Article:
We have written a fair amount of content on WAN procurement, both MPLS and VPLS but the core of our approach remains the same. It is clear that organisations which achieve better outcomes when they are able to align their business specifics vs the service provider capability. In short, if you consider applications (as an example), our approach to execute WAN procurement involves understand how the application performs today but also how performance may be increased to improve productivity. In some instances, improving application performance may not relate to the technical aspects of a capability but perhaps admin tasks such as adds, moves and changes. As organisations begin to understand how each provider might provide a capability which adds a competitive edge, the WAN becomes and enabler rather than the typical bottleneck.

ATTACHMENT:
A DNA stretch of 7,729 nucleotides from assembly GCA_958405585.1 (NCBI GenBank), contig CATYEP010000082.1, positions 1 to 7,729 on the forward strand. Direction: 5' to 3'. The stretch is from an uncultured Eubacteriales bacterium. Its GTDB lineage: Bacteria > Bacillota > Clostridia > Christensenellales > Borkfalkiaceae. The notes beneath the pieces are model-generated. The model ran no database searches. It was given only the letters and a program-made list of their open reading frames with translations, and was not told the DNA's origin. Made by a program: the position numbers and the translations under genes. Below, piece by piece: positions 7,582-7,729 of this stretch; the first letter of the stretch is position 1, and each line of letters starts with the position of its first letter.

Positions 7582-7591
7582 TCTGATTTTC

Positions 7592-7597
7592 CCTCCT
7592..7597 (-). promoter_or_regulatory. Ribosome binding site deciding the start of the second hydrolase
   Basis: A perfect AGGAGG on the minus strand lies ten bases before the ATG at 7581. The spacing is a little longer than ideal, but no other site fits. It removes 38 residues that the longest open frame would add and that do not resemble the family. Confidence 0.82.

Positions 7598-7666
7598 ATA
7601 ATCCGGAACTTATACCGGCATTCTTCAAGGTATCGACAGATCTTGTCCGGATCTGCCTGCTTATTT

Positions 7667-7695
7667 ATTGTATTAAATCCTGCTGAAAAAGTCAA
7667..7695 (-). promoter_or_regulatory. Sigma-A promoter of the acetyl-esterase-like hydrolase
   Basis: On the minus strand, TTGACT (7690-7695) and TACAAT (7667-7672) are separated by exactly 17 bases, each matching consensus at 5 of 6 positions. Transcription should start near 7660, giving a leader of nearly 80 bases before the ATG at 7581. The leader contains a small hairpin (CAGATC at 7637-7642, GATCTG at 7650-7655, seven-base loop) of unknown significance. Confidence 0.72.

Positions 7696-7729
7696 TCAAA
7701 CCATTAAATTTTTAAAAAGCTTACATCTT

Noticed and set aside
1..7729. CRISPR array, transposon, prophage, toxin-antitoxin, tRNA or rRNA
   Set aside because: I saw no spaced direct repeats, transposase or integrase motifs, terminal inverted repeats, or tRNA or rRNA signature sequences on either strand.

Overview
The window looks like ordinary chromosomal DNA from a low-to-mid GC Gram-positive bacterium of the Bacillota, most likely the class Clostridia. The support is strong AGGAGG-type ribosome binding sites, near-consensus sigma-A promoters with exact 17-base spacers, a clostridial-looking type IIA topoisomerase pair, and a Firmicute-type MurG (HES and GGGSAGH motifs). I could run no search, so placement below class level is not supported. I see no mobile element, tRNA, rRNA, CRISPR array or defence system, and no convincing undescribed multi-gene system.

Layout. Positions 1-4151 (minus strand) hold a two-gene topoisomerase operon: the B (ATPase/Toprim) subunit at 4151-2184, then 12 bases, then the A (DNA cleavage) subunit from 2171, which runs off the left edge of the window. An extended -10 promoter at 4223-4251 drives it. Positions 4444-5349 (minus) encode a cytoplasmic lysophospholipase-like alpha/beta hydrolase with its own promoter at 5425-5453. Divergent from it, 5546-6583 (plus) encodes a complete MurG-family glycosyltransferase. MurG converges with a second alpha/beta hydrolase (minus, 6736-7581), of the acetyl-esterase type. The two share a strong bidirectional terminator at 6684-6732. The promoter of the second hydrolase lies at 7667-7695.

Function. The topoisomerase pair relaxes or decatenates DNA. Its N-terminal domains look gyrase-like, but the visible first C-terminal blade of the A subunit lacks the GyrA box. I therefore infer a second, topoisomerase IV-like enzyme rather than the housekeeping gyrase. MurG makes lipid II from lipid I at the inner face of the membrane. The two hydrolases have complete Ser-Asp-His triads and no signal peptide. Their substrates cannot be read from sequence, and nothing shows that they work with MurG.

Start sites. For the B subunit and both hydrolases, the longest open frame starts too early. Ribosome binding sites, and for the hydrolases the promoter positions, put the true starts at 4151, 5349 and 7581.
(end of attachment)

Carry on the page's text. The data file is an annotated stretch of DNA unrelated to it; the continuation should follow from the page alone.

Conclusion

VPLS is a growing technology which, in part, is due to the emergence of cloud based solutions, whether private or public. Server clusters often require geographical diversity, VPLS networks add a unique capability here. The ability to add, remove servers as required across a layer 2 Ethernet WAN with any to any connectivity. The simplicity of layer 2 is now available across the WAN offering seamless connectivity on a Global basis. As a counter point, layer 3 services offer an out of the box routed network supporting a standard capability. As I wrote toward the beginning of this article, we are finding most project result in a hybrid approach for design. This means that VPLS is a another building block for organisations to use in their pursuit of connectivity and cloud excellence.

Additional reading: MPLS Network long form article

WAN Service Providers long form article